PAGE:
Premier Valley Bank announced record earnings of $7.2 million for 2014, up 10 percent from the year prior. Income for the fourth quarter was $1.7 million, down slightly from $2 million in the fourth quarter of 2013. “We are pleased to report that 2014 was the most profitable year in the history of the Bank, the fourth consecutive year we have been able to make this statement," said J. Mike McGowan, president and CEO, in a statement. "These results have allowed us to increase our quarterly cash dividend from $.07 per share to $.08 per share and actively maintain our Share Repurchase Plan, under which the Bank is authorized to repurchase PVLY shares from shareholders who may wish to sell. "With the fundamentals in place and with local economic conditions continuing to improve, somewhat along the lines as other areas in the state of California, the outlook for 2015 and beyond is promising, indeed," he added.
Written on 01/22/2015, 1:32 pm by Business Journal staff
The Greater Fresno Area Chamber has released its 2014 report card of local elected officials and their business-related votes. On the Fresno City Council, Clint Olivier of District 7 was the only member to garner a perfect score, voting with the chamber on 10 key votes, including bus rapid transit, Fulton Mall street restoration, the 2035 General Plan Update and relocation of the Brenntag Pacific chemical warehouse. Steve Brandau of District 2 and Lee Brand of District 6 garnered a 90-percent score, with Brandau deviating from the chamber by supporting bus rapid transit and Brand by supporting the 2035 General Plan, according to the report card. Paul Caprioglio receive an 80-percent score, while Blong Xiong of District 1, Oliver Baines of District 3 and Sal Quintero of District 5 received 70-percent scores. Up in Sacramento, Senator Andy Vidak (R-Hanford) received the sole perfect score based on 17 key votes including paid sick leave, the water bond and driver's licenses for undocumented residents. Senator Tom Berryhill (R-Twain Harte) received a score of 82 percent, followed by Assemblymember Jim Patterson (R-Fresno) with 76 percent, Senator Anthony Cannella (R-Ceres) with 70 percent and Assemblymember Henry Perea (D-Fresno). The chamber gave Gov. Jerry Brown a score of 47 percent. Report card for Fresno City Council members: Report card for state elected officials:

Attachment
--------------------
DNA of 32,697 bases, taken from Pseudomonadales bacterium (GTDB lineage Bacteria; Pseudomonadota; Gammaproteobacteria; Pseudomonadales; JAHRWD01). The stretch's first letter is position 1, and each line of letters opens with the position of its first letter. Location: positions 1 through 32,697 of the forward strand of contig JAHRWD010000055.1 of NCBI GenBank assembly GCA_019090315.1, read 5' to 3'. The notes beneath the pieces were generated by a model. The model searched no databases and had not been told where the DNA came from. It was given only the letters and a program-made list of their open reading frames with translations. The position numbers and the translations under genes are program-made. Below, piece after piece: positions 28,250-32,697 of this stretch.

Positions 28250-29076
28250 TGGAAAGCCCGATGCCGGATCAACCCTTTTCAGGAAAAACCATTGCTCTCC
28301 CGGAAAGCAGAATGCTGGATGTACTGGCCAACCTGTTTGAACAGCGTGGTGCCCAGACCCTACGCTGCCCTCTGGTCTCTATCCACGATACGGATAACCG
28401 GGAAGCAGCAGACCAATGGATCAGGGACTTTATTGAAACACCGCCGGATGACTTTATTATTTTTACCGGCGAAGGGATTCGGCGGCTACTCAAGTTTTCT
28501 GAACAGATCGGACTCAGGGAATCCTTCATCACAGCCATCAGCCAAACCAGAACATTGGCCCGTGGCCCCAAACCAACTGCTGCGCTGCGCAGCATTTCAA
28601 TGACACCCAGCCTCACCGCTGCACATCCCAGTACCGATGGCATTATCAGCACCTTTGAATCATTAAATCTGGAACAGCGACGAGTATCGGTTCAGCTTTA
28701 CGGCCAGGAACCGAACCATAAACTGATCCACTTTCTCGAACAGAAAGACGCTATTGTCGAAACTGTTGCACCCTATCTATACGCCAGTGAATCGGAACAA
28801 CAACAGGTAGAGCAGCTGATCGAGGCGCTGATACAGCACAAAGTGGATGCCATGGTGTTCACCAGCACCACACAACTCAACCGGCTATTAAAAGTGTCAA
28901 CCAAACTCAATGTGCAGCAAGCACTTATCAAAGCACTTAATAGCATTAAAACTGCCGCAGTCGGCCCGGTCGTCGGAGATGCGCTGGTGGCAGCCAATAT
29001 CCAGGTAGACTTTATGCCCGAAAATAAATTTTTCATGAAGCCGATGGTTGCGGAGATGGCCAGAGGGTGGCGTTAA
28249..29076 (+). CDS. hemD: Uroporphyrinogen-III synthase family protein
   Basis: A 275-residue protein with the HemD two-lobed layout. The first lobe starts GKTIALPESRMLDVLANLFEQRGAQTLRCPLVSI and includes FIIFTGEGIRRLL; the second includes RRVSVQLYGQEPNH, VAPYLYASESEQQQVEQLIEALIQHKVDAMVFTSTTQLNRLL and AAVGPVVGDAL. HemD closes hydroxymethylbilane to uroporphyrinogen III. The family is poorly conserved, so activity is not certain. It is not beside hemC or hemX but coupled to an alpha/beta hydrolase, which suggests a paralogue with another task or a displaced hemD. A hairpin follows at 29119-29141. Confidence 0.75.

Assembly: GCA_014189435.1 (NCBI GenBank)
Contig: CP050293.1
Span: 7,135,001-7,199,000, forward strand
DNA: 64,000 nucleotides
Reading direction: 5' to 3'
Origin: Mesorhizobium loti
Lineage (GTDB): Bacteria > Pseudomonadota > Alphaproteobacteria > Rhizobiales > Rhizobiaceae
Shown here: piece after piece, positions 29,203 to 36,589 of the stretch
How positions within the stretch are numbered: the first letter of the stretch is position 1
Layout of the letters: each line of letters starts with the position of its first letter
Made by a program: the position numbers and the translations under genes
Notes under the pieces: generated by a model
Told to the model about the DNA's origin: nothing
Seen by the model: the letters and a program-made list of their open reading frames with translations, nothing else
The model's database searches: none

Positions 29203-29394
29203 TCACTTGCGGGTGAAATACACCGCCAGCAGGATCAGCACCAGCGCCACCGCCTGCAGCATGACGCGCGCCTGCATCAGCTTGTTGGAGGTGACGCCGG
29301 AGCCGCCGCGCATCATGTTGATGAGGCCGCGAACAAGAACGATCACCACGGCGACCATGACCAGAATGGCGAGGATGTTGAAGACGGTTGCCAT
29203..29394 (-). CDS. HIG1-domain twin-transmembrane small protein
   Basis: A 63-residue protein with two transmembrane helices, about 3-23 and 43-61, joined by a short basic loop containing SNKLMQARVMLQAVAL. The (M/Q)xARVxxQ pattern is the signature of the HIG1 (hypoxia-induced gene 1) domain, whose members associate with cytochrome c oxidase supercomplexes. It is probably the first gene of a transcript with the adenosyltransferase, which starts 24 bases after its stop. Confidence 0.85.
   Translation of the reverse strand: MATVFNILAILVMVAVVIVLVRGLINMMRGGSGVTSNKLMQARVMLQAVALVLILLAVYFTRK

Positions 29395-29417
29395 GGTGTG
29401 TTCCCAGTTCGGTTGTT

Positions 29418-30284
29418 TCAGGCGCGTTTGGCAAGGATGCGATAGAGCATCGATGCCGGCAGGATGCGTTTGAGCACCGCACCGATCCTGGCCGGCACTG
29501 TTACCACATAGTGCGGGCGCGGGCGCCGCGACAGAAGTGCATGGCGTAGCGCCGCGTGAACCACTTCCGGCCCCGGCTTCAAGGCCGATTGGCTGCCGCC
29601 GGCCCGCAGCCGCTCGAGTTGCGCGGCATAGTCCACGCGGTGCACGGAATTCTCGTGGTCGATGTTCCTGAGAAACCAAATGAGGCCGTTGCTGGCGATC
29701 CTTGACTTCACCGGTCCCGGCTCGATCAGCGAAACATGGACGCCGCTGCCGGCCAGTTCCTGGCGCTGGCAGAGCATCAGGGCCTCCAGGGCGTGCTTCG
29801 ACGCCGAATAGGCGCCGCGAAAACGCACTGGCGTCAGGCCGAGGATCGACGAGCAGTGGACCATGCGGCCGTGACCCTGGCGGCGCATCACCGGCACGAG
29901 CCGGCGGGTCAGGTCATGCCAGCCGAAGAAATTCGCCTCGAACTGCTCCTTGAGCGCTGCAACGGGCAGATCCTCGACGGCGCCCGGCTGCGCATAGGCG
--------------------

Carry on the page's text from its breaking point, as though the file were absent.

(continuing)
Written on 01/22/2015, 11:21 am by Business Journal staff
Scott Sample will retire this spring from his position as Madera District Fair's CEO — a job he's held for nearly 20 years. During his tenure, Sample has managed operations of the fairgrounds, its annual four-day fair, 200-plus events each year, a flea market, race track and a lease agreement for The Commons at Madera Fair shopping center. Sample identified the 27-acre shopping center deal as the most notable of his accomplishments with the fair. The 300,000 square-foot project is anchored by retailers including Lowe's, Marshalls and Big 5 Sporting Goods. The public-private partnership between Newman Development Group and the Madera District Fair is a first of its kind for the state. “Our team is perhaps most proud of this endeavor because there hasn’t been any other fair that has taken on a partnership of this magnitude. Most importantly, the shopping center has given the fair financial security for years to come. Not to mention it has helped create local jobs and provide tax revenue for the city," Sample said in a statement. Sample is a Valley native, and perhaps best known as the traffic helicopter reporter "Captain Scotty" on local radio stations KMJ 580AM and KSKS 93.7FM. In fact, when Sample became CEO of the fairgrounds in 1995, he was still delivering traffic reports from the sky in the morning before heading to work at the fair. Sample will official retire in April. The Madera District Fair Board is currently accepting CEO applications and hopes to have the position filled by April 1. For application information, go to
Written on 01/22/2015, 10:55 am by Business Journal staff
When it comes to economic growth in 2014 — specifically in jobs — the Fresno area stood out on a global stage, according to a new report from the Brookings Institution. The Washington, D.C.-based think tank's Metropolitan Policy Program released findings that Fresno ranked 49th out of the world's 300 largest metropolitan areas based on per-capita gross domestic product (GDP) and employment growth. Macau, China was the world's top-performing city. Fresno was one of only four U.S. metro areas ranked among the 60 fastest growing metro economics worldwide. Austin and Houston, Texas and Raleigh, North Carolina were the other three. The report found that between 2013 and 2014, Fresno's employment grew by 4.5 percent to a total of 374,710 people. But in that same period, Fresno's GDP per capita fell by nearly 1 percent to $47,174. Fresno's GDP, or production of goods and services, was valued at $45.5 billion last year, ranking it 241st in the globe. The Brookings report also evaluated the extent to which the 300 metro areas have recovered to 2007 levels of income and employment. In the U.S., 32 out of 80 metros have fully recovered. Fresno is one of the 57 percent of North American metros that have yet to do so. The report evaluates Fresno as partially recovered.
Written on 01/21/2015, 4:48 pm by Business Journal staff
Fresno's United Security Bancshares, parent company of United Security Bank, reported net income of $6.2 million for 2014, down 14 percent from 2013. For the fourth quarter of 2014, United Security Bank reported $1.5 million in net income, down from $2.9 million the same quarter in 2013. Dennis R. Woods, president and Chief Executive Officer of the bank, stated: "2014 was an exceptional year for us with the termination of all formal regulatory agreements. We grew our loan portfolio over $60 million and continued to see positive momentum with reductions in non-performing assets and a year-over-year increase of 20 percent in core earnings. We are well positioned going into 2015 for continued success." The regulatory agreements Woods referenced date back to 2010, when the company entered into a formal written agreement with the Federal Reserve Bank of San Francisco intended to improve the overall condition of the bank through measures including increased board oversight, monitoring of asset quality and prohibition of capital-reducing measures, including cash dividends.